maps of stellar surface density and several emission lines within the galaxy GLASS-Zgrad1

Maps of the galaxy GLASS-Zgrad1 constructed from JWST NIRISS observations. [Adapted from Wang et al. 2022]

A Visual-Wavelength View of Galaxy Sizes

Finally, Lilan Yang (University of Tokyo) and collaborators investigated the size–luminosity relation for galaxies with redshift z > 7. While the Hubble Space Telescope has allowed researchers to measure the sizes of distant galaxies at rest-frame ultraviolet wavelengths, the size–luminosity relationship at rest-frame optical wavelengths has been more difficult to determine.

plots of the size–luminosity relationship for galaxies in the early universe.

Size–luminosity relationships for galaxies observed in five NIRCam wavelength bands. The solid and dot-dashed black lines in the rightmost panel (F150W) show the results from previous studies with Hubble data. Click to enlarge. [Yang et al. 2022]

Using NIRCam, Yang and coauthors measured the sizes of 19 bright galaxies with redshifts 7 < z < 15. The team found that the slope of the size–luminosity relationship is somewhat steeper in the shortest wavelength band, caused by the faintest galaxies in their sample appearing comparatively small in that wavelength range. This may support previous findings based on Hubble observations that the size–luminosity relationship is best represented by a broken power law, with the faintest galaxies behaving differently from the brightest galaxies. However, the authors caution that this work is preliminary, and further analysis on a more complete sample of galaxies should provide greater clarity.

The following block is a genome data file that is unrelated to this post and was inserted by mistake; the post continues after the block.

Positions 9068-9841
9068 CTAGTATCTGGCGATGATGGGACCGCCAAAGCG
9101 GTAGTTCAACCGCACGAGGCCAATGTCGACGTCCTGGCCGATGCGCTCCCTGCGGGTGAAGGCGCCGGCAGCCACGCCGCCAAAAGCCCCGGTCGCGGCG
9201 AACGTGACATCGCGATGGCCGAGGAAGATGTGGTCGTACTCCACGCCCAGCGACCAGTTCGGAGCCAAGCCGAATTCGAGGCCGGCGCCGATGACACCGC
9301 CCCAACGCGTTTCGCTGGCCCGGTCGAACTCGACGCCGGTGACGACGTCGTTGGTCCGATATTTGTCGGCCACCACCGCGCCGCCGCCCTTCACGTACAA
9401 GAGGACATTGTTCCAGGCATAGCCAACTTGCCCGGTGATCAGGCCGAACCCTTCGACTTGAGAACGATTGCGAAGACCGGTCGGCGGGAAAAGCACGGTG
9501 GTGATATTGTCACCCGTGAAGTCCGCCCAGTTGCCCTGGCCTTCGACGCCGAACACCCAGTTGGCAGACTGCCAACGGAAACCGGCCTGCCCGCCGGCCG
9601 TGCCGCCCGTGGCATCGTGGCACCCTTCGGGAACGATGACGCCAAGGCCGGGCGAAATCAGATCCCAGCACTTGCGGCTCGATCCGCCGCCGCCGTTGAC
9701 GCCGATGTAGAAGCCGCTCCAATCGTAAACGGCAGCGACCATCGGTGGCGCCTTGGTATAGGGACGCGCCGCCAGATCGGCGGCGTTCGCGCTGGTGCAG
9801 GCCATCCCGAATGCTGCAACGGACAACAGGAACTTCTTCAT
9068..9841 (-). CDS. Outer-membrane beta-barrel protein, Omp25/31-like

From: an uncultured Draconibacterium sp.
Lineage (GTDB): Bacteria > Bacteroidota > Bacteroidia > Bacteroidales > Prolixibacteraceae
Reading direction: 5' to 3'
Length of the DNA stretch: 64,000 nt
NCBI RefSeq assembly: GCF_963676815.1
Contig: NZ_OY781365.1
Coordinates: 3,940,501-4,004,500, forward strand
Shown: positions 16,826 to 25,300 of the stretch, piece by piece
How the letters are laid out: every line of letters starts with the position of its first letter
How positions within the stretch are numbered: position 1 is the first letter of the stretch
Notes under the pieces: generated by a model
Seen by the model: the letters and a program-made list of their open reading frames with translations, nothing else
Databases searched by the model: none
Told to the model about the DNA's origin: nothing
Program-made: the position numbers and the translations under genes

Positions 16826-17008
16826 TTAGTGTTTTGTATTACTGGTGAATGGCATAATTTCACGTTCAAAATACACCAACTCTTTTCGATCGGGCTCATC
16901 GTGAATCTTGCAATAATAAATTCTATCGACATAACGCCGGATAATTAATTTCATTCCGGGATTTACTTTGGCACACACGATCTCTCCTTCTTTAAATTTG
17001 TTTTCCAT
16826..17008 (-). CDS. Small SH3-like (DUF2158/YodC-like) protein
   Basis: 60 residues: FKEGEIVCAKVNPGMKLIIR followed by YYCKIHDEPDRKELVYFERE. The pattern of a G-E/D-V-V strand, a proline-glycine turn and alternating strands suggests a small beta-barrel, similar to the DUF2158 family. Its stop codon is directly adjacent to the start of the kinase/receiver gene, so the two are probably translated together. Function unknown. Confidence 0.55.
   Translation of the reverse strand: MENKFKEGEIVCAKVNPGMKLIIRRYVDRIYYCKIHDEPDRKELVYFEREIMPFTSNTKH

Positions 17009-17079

While the first five articles in the focus issue stick close to the stated goals of the GLASS-JWST program, the remaining articles will branch out to explore a wide range of topics — proto-globular clusters in Abell 2744, galaxy shapes during the epoch of reionization, intriguing foreground stars in the Abell 2744 field, and much more. Whet your appetite for early-release science with today’s research articles, and stay tuned for more results from GLASS-JWST!


“Early Results from GLASS-JWST. I: Confirmation of Lensed z ≥ 7 Lyman-break Galaxies behind the Abell 2744 Cluster with NIRISS,” Guido Roberts-Borsani et al 2022 ApJL 938 L13. doi:10.3847/2041-8213/ac8e6e

“Early Results from GLASS-JWST. II. NIRCam Extragalactic Imaging and Photometric Catalog,” Emiliano Merlin et al 2022 ApJL 938 L14. doi:10.3847/2041-8213/ac8f93

“Early Results from GLASS-JWST. III. Galaxy Candidates at z ∼9–15,” Marco Castellano et al 2022 ApJL 938 L15. doi:10.3847/2041-8213/ac94d0

“Early Results from GLASS-JWST. IV. Spatially Resolved Metallicity in a Low-mass z ∼ 3 Galaxy with NIRISS,” Xin Wang et al 2022 ApJL 938 L16. doi:10.3847/2041-8213/ac959e

“Early Results from GLASS-JWST. V: The First Rest-frame Optical Size–Luminosity Relation of Galaxies at z > 7,” L. Yang et al 2022 ApJL 938 L17. doi:10.3847/2041-8213/ac8803